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Haplotype structure and linkage disequilibrium in chemokine and chemokine receptor genes.
Hum Genomics. 2004 May; 1(4):255-73.HG

Abstract

To dissect the haplotype structure of candidate genes for disease association studies, it is important to understand the nature of genetic variation at these loci in different populations. We present a survey of haplotype structure and linkage disequilibrium of chemokine and chemokine receptor genes in 11 geographically-distinct population samples (n=728). Chemokine proteins are involved in intercellular signalling and the immune response. These molecules are important modulators of human immunodeficiency virus (HIV)-1 infection and the progression of the acquired immune deficiency syndrome, tumour development and the metastatic process of cancer. To study the extent of genetic variation in this gene family, single nucleotide polymorphisms (SNPs) from 13 chemokine and chemokine receptor genes were genotyped using the 5' nuclease assay (TaqMan). SNP haplotypes, estimated from unphased genotypes using the Expectation-Maximization-algorithm, are described in a cluster of four CC-chemokine receptor genes (CCR3, CCR2, CCR5 and CCRL2) on chromosome 3p21, and a cluster of three CC-chemokine genes [MPIF-1 (CCL23), PARC (CCL18) and MIP-1alpha (CCL3)] on chromosome 17q11-12. The 32 base pair (bp) deletion in exon 4 of CCR5 was also included in the haplotype analysis of 3p21. A total of 87.5 per cent of the variation of 14 biallelic loci scattered over 150 kilobases of 3p21 is explained by 11 haplotypes which have a frequency of at least 1 per cent in the total sample. An analysis of haplotype blocks in this region indicates recombination between CCR2 and CCR5, although long-range pairwise linkage disequilibrium across the region appears to remain intact on two common haplotypes. A reduced-median network demonstrates a clear relationship between 3p21 haplotypes, rooted by the putative ancestral haplotype determined by direct sequencing of four primate species. Analysis of six SNPs on 17q11-12 indicates that 97.5 per cent of the variation is explained by 15 haplotypes, representing at least 1 per cent of the total sample. Additionally, a possible signature of selection at a non-synonymous coding SNP (M106V) in the MPIF-1 (CCL23) gene warrants further study. We anticipate that the results of this study of chemokine and chemokine receptor variation will be applicable to more extensive surveys of long-range haplotype structure in these gene regions and to association studies of HIV-1 disease and cancer.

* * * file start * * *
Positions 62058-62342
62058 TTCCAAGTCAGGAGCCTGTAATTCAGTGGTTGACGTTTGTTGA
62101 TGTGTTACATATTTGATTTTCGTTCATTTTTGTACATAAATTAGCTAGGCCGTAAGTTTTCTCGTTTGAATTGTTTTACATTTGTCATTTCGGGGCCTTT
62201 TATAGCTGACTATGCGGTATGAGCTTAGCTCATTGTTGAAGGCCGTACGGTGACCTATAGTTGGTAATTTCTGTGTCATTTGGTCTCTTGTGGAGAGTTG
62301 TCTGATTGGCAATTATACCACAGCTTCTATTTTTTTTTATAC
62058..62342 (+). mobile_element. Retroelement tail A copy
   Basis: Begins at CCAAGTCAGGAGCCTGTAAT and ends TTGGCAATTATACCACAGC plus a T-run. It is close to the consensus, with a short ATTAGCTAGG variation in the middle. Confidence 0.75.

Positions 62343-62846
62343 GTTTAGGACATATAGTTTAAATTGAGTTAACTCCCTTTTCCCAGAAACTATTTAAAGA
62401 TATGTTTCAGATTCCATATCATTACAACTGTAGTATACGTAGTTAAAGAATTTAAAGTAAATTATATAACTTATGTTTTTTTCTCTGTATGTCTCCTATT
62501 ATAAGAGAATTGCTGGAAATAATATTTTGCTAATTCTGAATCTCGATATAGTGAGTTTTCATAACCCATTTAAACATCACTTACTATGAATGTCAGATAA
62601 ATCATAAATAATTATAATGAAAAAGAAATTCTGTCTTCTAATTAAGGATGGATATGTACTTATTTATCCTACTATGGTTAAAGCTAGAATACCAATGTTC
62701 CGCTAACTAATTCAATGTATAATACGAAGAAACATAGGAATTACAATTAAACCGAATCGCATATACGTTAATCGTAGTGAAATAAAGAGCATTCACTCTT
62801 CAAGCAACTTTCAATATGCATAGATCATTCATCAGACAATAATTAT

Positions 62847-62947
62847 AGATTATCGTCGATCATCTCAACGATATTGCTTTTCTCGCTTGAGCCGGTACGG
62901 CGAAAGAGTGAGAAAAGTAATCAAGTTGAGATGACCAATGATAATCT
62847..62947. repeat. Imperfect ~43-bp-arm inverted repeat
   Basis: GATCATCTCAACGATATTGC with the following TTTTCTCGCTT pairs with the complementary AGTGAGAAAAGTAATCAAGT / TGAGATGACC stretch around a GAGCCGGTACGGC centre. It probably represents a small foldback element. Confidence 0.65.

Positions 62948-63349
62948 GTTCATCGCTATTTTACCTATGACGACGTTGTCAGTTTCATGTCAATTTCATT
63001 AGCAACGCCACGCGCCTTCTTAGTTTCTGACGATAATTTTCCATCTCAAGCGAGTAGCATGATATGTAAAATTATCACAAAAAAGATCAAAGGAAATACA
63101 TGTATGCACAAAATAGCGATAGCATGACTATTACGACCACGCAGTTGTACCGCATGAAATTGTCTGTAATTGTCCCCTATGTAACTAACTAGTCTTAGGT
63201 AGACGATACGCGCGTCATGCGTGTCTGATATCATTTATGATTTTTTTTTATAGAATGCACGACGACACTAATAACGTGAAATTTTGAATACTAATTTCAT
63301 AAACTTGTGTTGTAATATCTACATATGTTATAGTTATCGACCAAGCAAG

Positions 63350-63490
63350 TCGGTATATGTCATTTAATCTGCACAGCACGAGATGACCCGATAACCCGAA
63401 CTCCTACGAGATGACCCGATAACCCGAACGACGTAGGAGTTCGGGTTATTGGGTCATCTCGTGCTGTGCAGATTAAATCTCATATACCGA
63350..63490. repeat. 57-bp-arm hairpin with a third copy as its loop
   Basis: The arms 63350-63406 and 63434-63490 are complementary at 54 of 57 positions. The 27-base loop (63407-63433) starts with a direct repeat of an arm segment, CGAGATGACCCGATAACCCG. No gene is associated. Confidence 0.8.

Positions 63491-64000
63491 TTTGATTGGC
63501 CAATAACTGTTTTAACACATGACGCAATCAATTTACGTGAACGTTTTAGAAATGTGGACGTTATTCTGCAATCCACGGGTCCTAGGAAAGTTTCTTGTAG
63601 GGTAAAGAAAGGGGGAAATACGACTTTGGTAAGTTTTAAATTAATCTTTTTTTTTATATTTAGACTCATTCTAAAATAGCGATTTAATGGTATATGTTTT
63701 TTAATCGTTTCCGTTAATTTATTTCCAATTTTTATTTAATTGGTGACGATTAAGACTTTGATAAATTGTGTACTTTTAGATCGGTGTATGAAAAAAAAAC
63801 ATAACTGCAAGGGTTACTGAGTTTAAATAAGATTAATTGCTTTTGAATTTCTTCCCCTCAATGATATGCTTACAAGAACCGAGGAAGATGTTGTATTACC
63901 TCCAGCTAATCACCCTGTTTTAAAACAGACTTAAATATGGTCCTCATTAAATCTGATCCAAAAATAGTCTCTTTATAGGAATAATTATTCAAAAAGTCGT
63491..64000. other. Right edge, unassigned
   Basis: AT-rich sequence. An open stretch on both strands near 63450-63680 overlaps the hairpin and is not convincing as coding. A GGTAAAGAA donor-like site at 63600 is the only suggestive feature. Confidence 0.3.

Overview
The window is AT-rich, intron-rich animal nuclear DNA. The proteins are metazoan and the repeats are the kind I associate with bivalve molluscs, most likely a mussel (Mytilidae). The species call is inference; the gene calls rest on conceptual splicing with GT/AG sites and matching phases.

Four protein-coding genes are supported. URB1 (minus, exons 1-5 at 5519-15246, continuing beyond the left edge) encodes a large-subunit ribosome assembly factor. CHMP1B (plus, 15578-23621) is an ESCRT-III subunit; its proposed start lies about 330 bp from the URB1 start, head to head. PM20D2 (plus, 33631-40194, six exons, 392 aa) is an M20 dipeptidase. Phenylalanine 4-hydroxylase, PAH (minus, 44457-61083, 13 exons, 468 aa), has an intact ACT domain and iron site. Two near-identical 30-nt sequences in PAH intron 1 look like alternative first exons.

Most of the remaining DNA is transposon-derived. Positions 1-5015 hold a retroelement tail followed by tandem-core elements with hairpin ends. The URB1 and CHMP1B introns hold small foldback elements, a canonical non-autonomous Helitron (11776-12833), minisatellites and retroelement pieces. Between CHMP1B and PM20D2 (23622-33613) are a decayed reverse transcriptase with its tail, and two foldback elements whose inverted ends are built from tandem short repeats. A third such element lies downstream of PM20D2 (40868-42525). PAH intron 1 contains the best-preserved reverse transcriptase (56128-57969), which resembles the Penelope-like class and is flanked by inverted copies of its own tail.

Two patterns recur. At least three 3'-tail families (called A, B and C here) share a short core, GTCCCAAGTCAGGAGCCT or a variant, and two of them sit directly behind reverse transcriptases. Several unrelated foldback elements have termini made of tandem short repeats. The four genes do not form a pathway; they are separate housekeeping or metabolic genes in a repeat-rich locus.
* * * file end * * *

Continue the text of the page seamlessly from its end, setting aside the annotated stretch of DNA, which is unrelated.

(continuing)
Authors+Show Affiliations

Laboratory of Genomic Diversity, Human Genetics Section, National Cancer Institute, Frederick, MD 21702, USA. vclark@genetics.bsd.uchicago.eduNo affiliation info available

Pub Type(s)

Journal Article

Language

eng

PubMed ID

15588486

Citation

Clark, Vanessa J., and Michael Dean. "Haplotype Structure and Linkage Disequilibrium in Chemokine and Chemokine Receptor Genes." Human Genomics, vol. 1, no. 4, 2004, pp. 255-73.
Clark VJ, Dean M. Haplotype structure and linkage disequilibrium in chemokine and chemokine receptor genes. Hum Genomics. 2004;1(4):255-73.
Clark, V. J., & Dean, M. (2004). Haplotype structure and linkage disequilibrium in chemokine and chemokine receptor genes. Human Genomics, 1(4), 255-73.